The Alien film franchise (also known as Aliens) is a science fiction horror film series consisting of four installments, focusing on Warrant Officer Ellen Ripley (Sigourney Weaver) and her battles with an extraterrestrial life form, commonly referred to as "the Alien".
- Alien (film) (25 May 1979)
- Aliens (film) (18 July 1986)
- Alien³ (22 May 1992)
- Alien Resurrection (26 November 1997)
About Alien (franchise)
- Anderson shows such a lack of interest in character or mood that the first 45 minutes, pre-Alien and Predator battles, feels unnecessarily lugubrious. His film lacks the obsessive haunted house setting of Ridley Scott’s Alien, the virtuoso gung-ho action of James Cameron’s Aliens or John McTiernan’s Predator, the bleak doom of David Fincher Alien³, and the cartoon splashes of Jien-Pierre Jeunet’s Alien: Resurrection. Those movies were of varying levels of quality, but the filmmakers were committed to a singular vision. Alien vs. Predator is a technically proficient fan-boy’s wet dream, made for people who want to see the Alien bleed acid on the Predator’s body armor, or the Predator using his nifty laser to blow apart alien hoards. It’s not much of a movie, but it’s a geek’s paradise.
- Jeremiah Kipp. "Alien vs. Predator". Slant Magazine. (July 5, 2004).
- What was the toughest thing in coming up with stories involving both alien races? What was the most fertile ground?
- John McTiernan: I think that the fact that the first films in the franchises, which are literally all we had to go on initially, were so good, that following them up was pretty intimidating. Those aren’t just good films, they’re classics. They hold up. But since both Predator and the Aliens films are “movies in a can,” situations in which the protagonists are basically trapped with these lethal creatures, you have to create story elements that move beyond that scenario without losing what that kind of context creates: the tension, the isolation, the claustrophobia.
Again, I bring it back to the characters. If your characters have some dimension and you care about them, you’re halfway home. I also try to focus on finding an interesting environment in which to set the stories. In Hunters, I chose an isolated chain of tropical islands. In Hunters II, the mountains of Afghanistan.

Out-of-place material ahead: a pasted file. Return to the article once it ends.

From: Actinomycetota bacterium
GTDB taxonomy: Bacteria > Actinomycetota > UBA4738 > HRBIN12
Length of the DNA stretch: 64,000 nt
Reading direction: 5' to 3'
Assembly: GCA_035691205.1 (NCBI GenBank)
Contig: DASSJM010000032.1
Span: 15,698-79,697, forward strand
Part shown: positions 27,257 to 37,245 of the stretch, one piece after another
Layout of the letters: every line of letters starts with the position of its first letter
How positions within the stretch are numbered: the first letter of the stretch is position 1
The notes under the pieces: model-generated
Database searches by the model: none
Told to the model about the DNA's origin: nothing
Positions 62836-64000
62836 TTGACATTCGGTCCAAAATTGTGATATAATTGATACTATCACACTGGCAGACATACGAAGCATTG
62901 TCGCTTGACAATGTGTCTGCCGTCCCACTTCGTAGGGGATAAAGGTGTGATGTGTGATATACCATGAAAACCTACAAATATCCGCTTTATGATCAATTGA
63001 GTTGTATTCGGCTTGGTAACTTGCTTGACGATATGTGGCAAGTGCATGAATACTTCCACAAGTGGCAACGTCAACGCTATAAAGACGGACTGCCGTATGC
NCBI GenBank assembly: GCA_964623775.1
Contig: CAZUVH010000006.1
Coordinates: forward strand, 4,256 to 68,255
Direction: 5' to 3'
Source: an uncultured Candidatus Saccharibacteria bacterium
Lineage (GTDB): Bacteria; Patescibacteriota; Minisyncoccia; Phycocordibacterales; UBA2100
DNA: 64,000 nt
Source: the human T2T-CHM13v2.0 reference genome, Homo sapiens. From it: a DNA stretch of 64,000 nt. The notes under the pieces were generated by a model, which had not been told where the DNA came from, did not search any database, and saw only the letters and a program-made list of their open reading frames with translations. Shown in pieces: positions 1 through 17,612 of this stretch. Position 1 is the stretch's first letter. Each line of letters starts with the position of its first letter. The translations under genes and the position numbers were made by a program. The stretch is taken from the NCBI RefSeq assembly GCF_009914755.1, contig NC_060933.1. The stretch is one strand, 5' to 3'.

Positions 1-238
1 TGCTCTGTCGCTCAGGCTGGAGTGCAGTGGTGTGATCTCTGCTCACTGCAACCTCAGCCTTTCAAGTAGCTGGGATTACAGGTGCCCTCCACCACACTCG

- John McTiernan in “THE CREATOR OF ALIEN VS PREDATOR LOOKS BACK ON HIS CLASSIC AND HIS NEW PREDATOR BOOKS” by Ernie Estrella. Syfy Wire. (Jul 27, 2018).
- This is a series, it seems, all about Old Testament vengeance, and how humanity has failed to live up to its spiritual potential. We refused to be humble in the face pf the infinite cosmos, failing to grasp our own humility, hence, divine-ish beings from beyond are looking to settle the score.
- Witney Setbold, "The Religious Symbolism of the Alien Series", Nerdist.com, (May 5, 2017).
- The Alien franchise is renowned in feminist film circle as the first blockbuster series of the era to deal with gender and sexual politics. Ellen Ripley, as performed by Sigourney Weaver, was the first iconic female action hero. This wasn't the clichéd horror portrayal of girls served up as screaming, helpless victims. Ripley was, as Laura Mulvey termed it, the first "final girl"—a woman still capable of possessing everything we associate with femininity (think of the maternal way she holds her cat in her arms during Alien's finale) while outsmarting a creature that had efficiently worked through every male member of the Nostromo crew.
- Tom Seymour. "'Alien' Is Sci-Fi Horror's Most Feminist Movie Franchise". Broadly.vice.com. (May 19 2017).
- Q: What’s your personal favorite of the four films?
- Weaver: That would be really hard for me. Because each one had, at the helm, such an original visionary. Ridley transformed the idea of space from this sterile, cerebral place to a place where people actually got up and had breakfast and swore and griped and carried on like regular people. Then Jim [Cameron] took it to a whole other scale of story and emotional resonance. Each director has put his own emotional stamp on it and I think they’re all legit. It was kind of dizzying to go from one to another, even though there were some years between. But I think it was fun for me to come back every few years knowing a little more about what I do and having more confidence and more experience in life. So I felt that that was an extraordinary opportunity for me.
- Q: We do tend to focus on the first two, though. What are your thoughts on that stamp of David Fincher and Jean-Pierre Jeunet?
- Weaver: I think that, with “The Social Network,” everyone now is going to be able to recognize Fincher for being one of the great directors of our day. Certainly that was true after “Fight Club” as well. What I love about each of these directors is that they’re really unsentimental. I think it got harder for Jean-Pierre because the story is much more about the science and the corporations. It’s difficult for us to watch the fourth one because it seems like yesterday or tomorrow. It’s not happening far away. It seems like something we read about in the papers. Cloning and BP and all this stuff. I think it makes people more uncomfortable. But I think they all really stand up. I’ve heard people arguing over their favorites, though, and three and four have a lot of fans.
- Sigourney Weaver in "Interview: Sigourney Weaver on the Alien Anthology" by Silas Lesnick. Comingsoon.net. (October 16, 2010).
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